|60% of Nomad issues with ALEPH spring from geometric underwear.|
Take this ALEPH model. The AI’s troops have a thing for hexagonal-patterned underpants, and official painter Angel Giraldez has a penchant for making them look really cool with futuristic Tron-lights coming from between each shape. Shouldn’t be too hard, I thought. Paint the whole thing with the lit-up color, wash a bit, the dry-brush the raised hexagons to let the lower color show. Been there, done that. Fifteen minutes, if that much, I guessed.
Wrong! The groove between the hexagons was so shallow as to be pretty much imaginary, thinner than Justin Bieber’s chest hair, and paint that wasn’t thinned way beyond what I was used to covered it almost fully. Actually, just priming it stole a lot of the depth! It held no wash, and dry-brushing it would see the whole thing become a uniform smear. That had never happened before with my Khorne Berserkers and their chainmail skirts, or the wonderful, chunky, well-defined textures of my Chaos Terminator Lord (still one of GW’s best kits for the design and plentiful bits. Will we live to see one for the regular power-armor Chaos Lord?).
|But not YOU, Agema. You shouldn’t even be that hard! What gives?|
Doing it the way I wanted turned out to involve pretty much free-handing each single hexagon. That’s not at all uncommon in Infinity, depending on the model. Their sleek proportions and form-fitting armor style have a much smoother profile than even Eldar and Dark Eldar armor.
Steps for Painting a New Game:
So here’s a short list of steps to help you get over the hump when taking the leap into a new, unfamiliar line of miniatures.
1- Arm yourself with patience. Understand you’ll go through a new cycle of making mistakes, having models turn out different then what you intended, and having to drop or change some techniques that made your life a lot easier with your first game.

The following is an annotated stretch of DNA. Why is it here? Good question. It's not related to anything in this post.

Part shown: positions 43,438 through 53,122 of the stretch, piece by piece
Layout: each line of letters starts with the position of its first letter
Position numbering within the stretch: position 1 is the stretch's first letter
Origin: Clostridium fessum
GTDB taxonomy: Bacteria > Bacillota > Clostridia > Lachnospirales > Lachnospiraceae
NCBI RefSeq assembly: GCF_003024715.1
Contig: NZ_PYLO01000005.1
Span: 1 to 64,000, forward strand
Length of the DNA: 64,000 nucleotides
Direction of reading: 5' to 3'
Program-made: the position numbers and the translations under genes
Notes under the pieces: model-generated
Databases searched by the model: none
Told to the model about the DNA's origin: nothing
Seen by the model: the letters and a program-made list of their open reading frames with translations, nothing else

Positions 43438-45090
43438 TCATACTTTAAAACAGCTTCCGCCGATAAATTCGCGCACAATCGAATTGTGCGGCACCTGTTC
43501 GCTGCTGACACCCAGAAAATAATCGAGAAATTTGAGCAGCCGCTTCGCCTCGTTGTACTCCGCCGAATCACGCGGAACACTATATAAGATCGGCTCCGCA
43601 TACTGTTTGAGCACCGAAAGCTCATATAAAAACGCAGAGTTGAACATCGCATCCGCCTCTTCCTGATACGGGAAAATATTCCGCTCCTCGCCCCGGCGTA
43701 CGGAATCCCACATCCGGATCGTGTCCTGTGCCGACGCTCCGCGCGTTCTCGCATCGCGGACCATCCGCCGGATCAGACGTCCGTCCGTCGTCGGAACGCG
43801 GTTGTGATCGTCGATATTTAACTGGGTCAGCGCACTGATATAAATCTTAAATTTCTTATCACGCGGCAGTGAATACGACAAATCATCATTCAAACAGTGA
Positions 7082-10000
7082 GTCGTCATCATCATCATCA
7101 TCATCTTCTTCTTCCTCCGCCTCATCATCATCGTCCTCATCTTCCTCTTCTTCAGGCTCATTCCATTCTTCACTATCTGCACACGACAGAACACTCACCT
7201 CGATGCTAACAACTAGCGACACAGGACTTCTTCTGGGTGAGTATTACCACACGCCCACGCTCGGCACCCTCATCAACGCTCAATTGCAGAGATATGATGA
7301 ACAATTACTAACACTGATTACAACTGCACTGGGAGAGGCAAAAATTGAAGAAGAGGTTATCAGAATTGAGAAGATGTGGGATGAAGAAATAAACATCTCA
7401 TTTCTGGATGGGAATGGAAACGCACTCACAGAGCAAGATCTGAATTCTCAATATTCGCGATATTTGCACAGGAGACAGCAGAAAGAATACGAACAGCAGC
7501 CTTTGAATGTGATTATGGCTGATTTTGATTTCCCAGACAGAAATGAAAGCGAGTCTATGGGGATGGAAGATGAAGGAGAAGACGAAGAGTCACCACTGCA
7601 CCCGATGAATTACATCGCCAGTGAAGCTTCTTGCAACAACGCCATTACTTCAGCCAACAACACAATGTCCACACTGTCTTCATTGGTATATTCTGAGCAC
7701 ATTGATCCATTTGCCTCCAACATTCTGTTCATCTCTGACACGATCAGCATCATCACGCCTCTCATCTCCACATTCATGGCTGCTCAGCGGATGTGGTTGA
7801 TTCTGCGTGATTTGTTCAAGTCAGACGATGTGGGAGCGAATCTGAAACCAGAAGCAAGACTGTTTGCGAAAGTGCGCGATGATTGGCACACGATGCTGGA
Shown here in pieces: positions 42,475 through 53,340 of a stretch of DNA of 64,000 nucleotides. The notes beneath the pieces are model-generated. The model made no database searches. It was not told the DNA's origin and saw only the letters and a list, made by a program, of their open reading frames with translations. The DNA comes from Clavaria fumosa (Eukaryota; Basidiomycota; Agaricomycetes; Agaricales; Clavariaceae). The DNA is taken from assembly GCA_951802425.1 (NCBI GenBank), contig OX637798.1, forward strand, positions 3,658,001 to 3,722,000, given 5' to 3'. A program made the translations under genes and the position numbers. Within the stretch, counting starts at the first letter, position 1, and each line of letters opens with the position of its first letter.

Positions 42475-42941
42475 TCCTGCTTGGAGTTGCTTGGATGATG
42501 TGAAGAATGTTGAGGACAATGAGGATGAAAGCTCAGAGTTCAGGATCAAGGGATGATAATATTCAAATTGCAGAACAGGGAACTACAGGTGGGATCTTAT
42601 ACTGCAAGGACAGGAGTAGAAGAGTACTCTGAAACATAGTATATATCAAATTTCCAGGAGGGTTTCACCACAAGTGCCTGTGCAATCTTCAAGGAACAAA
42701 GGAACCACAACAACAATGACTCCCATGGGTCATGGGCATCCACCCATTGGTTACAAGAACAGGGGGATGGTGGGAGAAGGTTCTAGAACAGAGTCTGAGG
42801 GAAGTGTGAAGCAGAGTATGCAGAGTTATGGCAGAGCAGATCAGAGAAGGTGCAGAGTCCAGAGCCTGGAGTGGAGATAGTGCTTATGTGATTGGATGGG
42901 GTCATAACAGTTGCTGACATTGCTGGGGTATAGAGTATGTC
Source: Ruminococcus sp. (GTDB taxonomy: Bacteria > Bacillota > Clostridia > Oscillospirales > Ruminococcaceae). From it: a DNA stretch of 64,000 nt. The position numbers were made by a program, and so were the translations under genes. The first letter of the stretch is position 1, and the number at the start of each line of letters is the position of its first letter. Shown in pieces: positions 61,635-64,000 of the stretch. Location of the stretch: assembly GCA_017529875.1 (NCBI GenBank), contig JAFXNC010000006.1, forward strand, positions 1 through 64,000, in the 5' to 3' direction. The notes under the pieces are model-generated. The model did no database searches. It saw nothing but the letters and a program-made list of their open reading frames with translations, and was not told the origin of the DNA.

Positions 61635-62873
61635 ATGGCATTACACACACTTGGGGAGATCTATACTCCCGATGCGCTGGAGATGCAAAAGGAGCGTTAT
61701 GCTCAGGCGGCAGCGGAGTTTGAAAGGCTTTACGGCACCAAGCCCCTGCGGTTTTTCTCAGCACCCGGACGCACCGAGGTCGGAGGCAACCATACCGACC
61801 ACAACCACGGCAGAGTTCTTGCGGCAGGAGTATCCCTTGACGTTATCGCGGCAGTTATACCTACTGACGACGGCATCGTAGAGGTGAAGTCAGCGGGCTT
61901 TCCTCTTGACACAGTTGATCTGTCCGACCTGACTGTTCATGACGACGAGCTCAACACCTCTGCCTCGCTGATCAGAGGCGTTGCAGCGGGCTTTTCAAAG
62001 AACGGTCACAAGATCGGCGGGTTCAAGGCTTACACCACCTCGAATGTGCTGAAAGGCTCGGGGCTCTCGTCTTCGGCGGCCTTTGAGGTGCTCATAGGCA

2- Don’t hesitate to ask for advice. The people you play with often went through the same thing, and can save you a lot of time and grief. Just having someone tell you the right way to thin your paints, what brush to use or avoid, and other points can avoid a lot of cursing and gritting of teeth.
3- Cut yourself some slack. Those of us who are really good will show the same stunning level of quality across all of their different games after a short while. The rest of us will have to accept that, for some time, the new one will look a bit less impressive than the stuff you know inside and out, and that’s fine. Don’t expect to churn them out with the same ease and result. Be prepared to invest more time in each model.
4- Experiment. Breaking out of your artistic zone of comfort gives you the chance to incorporate tricks you never needed before. Wet palettes, freehands, blending, use of inks, source lightning, locking the model in a french pine casket to be stored by Trappist monks for three years (that’s what Golden Daemon winners do, I heard). Don’t be surprised if you pick up new skills that will make your first army look better.
I like to think that was my case. Nearly all of the 40K traitors soon went into the same brake fluid that my new Infinity stuff was taking weekly dips in, and came out looking way better thanks to the things I learned to make my Infinity look…passable. I’d post some before/after pictures, but I deleted all the old ones out of shame. Plus, I’d have to take all of you guys for a…drive. Upstate.
So what have been your biggest hurdles and unexpected triumphs when tackling a new model line? Let us know!